Either way, clotted cream is as thick as soft butter, but it tastes like cream. While it has a minimum of 55% butterfat, it also is an excellent source of calcium, folic acid, magnesium, phosphorus, riboflavin, vitamins A, B12 and D and zinc. Devon cream, or double Devon cream, is virtually the same product with slightly less butterfat (48%).
Clotted cream is made in other cultures, for different culinary uses. In India, it is called malai. In the Middle East and former Turkish Empire countries, it is called kajmak. In Mongolia, it is called öröm, and is added to salted tea.
See more butter and cream terms in our Butter Glossary.
In the U.K., plain or currant scones are traditionally served with afternoon tea. First, the scones are spread with jam or lemon curd, then topped with a dollop of clotted cream. This is known as cream tea or Devonshire tea. In the U.S., where afternoon tea is a rare event, scones have joined muffins and croissants as a breakfast/brunch bread alternative, and as a snack bread. Plain and savory scones are substituted for other breads at lunch and dinner.
Today, one can find recipes for more varieties of scones than there is time to bake them. There are buttermilk scone recipes, chocolate scones (and scones filled with chocolate chunks), treacle scones (with cinnamon, nutmeg, brown sugar and treacle, or blackstrap molasses), glazed and frosted scones (borrowing a page from the doughnut play book) and savory variations like cheddar-dill and Parmesan-garlic scones.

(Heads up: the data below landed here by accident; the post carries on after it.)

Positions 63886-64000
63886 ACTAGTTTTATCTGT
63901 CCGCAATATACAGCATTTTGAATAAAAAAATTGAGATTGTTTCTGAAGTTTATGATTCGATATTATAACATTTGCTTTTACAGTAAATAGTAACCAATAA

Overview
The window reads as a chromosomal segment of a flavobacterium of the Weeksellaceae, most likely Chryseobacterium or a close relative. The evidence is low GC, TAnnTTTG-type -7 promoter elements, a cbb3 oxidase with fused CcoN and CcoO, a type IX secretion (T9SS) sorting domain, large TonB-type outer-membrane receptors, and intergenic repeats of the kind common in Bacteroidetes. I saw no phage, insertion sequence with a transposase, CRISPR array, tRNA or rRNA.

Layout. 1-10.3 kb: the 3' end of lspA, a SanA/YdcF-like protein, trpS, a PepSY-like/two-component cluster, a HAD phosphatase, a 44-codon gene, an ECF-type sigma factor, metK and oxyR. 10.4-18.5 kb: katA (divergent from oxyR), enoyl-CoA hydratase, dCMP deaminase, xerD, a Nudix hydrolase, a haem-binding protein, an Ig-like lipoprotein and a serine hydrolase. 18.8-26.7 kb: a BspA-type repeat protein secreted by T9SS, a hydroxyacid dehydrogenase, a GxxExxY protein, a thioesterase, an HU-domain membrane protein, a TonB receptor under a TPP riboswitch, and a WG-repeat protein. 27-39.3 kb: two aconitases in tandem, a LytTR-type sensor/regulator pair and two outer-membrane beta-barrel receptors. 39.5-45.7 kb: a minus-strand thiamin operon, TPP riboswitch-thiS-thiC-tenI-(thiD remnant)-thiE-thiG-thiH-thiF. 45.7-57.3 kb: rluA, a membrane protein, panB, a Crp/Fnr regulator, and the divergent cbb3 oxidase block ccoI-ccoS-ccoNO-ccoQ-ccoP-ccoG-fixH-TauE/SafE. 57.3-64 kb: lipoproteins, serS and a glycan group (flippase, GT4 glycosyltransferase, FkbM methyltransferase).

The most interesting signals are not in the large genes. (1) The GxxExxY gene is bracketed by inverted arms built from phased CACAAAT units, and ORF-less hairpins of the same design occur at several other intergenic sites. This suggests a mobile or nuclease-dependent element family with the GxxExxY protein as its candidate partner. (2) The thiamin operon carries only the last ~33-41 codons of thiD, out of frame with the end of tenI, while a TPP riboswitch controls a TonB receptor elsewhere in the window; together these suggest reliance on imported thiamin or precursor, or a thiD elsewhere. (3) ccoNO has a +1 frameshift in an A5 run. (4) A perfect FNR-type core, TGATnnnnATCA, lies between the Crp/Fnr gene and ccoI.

Whatever your fancy, scones, essentially a sweet biscuit (but for the savory varieties), are best enjoyed at breakfast or brunch, and, of course, at afternoon tea. Substituting heavy cream for the butter and eggs in a traditional scone recipe will produce a moist, light scone, similar to a cream biscuit. A moist scone can be split like a shortcake biscuit, topped with berries and whipped cream and served for dessert.
For some of our favorite scone mixes and recipes, visit the main page of our Bread Products section.
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